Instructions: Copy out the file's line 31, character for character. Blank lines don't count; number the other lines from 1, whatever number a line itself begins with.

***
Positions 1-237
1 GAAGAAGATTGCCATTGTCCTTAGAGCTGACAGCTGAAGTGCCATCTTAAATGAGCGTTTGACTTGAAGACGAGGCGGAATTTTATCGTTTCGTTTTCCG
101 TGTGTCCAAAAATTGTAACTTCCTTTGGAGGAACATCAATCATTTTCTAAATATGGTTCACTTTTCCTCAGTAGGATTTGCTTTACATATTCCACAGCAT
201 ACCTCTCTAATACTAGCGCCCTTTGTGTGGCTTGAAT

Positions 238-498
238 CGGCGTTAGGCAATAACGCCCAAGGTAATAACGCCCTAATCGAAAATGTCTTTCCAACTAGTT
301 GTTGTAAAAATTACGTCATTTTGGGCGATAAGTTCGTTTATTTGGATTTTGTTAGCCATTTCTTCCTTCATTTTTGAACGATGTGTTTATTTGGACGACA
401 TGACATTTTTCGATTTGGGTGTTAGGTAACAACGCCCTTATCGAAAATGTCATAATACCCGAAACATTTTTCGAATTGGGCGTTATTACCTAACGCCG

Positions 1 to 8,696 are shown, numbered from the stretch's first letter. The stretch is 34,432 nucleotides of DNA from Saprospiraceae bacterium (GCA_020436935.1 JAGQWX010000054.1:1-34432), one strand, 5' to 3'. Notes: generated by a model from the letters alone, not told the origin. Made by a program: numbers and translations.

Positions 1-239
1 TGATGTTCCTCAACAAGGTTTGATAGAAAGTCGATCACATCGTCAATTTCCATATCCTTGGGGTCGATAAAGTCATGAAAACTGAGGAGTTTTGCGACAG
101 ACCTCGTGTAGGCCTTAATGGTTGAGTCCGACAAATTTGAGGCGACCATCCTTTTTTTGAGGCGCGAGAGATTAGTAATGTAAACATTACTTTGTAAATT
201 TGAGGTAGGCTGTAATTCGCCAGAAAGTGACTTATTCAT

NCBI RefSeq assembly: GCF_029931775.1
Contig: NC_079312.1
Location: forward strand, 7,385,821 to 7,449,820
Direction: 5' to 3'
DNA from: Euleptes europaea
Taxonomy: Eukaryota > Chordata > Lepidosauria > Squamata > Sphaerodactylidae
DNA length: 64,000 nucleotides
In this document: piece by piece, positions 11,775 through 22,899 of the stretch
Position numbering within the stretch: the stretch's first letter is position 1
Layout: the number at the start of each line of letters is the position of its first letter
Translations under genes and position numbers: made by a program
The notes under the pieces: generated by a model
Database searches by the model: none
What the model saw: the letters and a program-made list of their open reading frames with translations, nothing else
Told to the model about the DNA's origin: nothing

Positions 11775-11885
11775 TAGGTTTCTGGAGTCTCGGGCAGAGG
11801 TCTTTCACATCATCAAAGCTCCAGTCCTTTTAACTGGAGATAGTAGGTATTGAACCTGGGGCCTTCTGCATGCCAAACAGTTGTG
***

11801 TCTTTCACATCATCAAAGCTCCAGTCCTTTTAACTGGAGATAGTAGGTATTGAACCTGGGGCCTTCTGCATGCCAAACAGTTGTG